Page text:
What drives local lending by global banks?

BIS Working Papers  |  No 746  | 
26 September 2018



The literature on the behaviour of global banks has focused more on cross-border than on local lending. The distinction between the two types of lending is important for two reasons. First, local lending is much more stable, growing more slowly during expansions and shrinking less sharply during bad times. Second, local lending has grown much more important over the past two decades.


We use bank-level data to look at the factors that determine local lending by banks' foreign subsidiaries. More concretely, we compare the importance of factors that are specific to the host country with those that are specific to a bank's owner. We estimate the impact of host-specific factors by comparing the lending behaviour of subsidiaries that are located in different countries but have the same parent. We estimate the impact of owner-specific factors by comparing the lending behaviour of subsidiaries that are located in the same country but have different parents.


We find that host-specific factors tend to influence local lending by global banks more strongly than owner-specific factors do. Specifically, the state of the host country's economy and the financial health of local subsidiaries are more important than the macroeconomic conditions in parent countries and the financial condition of a bank's parent company.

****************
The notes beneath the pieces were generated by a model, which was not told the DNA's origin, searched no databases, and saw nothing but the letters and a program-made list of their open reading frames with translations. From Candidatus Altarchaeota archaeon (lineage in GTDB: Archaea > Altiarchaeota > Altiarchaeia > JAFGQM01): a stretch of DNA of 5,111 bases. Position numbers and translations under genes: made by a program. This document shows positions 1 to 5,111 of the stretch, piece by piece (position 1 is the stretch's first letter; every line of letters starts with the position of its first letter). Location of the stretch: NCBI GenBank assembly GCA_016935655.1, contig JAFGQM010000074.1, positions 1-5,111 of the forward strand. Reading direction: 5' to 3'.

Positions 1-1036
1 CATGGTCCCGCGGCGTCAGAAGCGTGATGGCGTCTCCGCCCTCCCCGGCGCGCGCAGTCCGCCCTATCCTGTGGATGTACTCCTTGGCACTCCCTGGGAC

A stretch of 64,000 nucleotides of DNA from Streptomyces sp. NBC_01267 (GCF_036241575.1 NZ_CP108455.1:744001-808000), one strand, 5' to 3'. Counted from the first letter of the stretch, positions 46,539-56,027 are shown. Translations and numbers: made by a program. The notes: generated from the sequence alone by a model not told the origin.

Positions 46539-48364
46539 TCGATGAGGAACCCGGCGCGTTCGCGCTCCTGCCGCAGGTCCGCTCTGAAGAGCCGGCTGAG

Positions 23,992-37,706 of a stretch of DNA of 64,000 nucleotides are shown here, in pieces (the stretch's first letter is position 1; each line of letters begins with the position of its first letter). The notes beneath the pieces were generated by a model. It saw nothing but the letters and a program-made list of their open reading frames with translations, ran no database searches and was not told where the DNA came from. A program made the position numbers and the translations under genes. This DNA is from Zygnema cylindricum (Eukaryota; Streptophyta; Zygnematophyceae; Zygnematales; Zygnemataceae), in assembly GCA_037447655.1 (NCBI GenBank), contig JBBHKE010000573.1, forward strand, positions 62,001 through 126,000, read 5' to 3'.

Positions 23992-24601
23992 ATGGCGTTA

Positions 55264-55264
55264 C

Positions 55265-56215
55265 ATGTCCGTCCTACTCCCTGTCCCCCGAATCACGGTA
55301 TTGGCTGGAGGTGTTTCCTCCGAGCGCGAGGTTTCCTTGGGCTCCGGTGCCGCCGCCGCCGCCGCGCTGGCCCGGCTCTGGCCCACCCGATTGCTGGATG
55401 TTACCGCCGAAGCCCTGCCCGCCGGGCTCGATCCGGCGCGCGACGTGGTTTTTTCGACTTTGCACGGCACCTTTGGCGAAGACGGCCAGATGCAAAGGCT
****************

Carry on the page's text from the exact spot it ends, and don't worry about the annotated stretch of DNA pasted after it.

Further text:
We find that the lending behaviour of global banks' subsidiaries throughout the world is more closely related to local macroeconomic conditions and their financial conditions than to those of their owner-specific counterparts. This inference is drawn from a panel dataset populated with bank-level observations from the Bankscope database. Using this database, we identify ownership structures and incorporate them into a unique methodology that identifies and compares the owner and subsidiary-specific determinants of lending. A distinctive feature of our analysis is that we use multi-dimensional country-level data from the BIS international banking statistics to account for exchange rate fluctuations and cross-border lending. 

JEL classification: E44, F32, G15, G21

Keywords: bankscope, G-SIB, bank-level data, global banks, BIS international banking statistics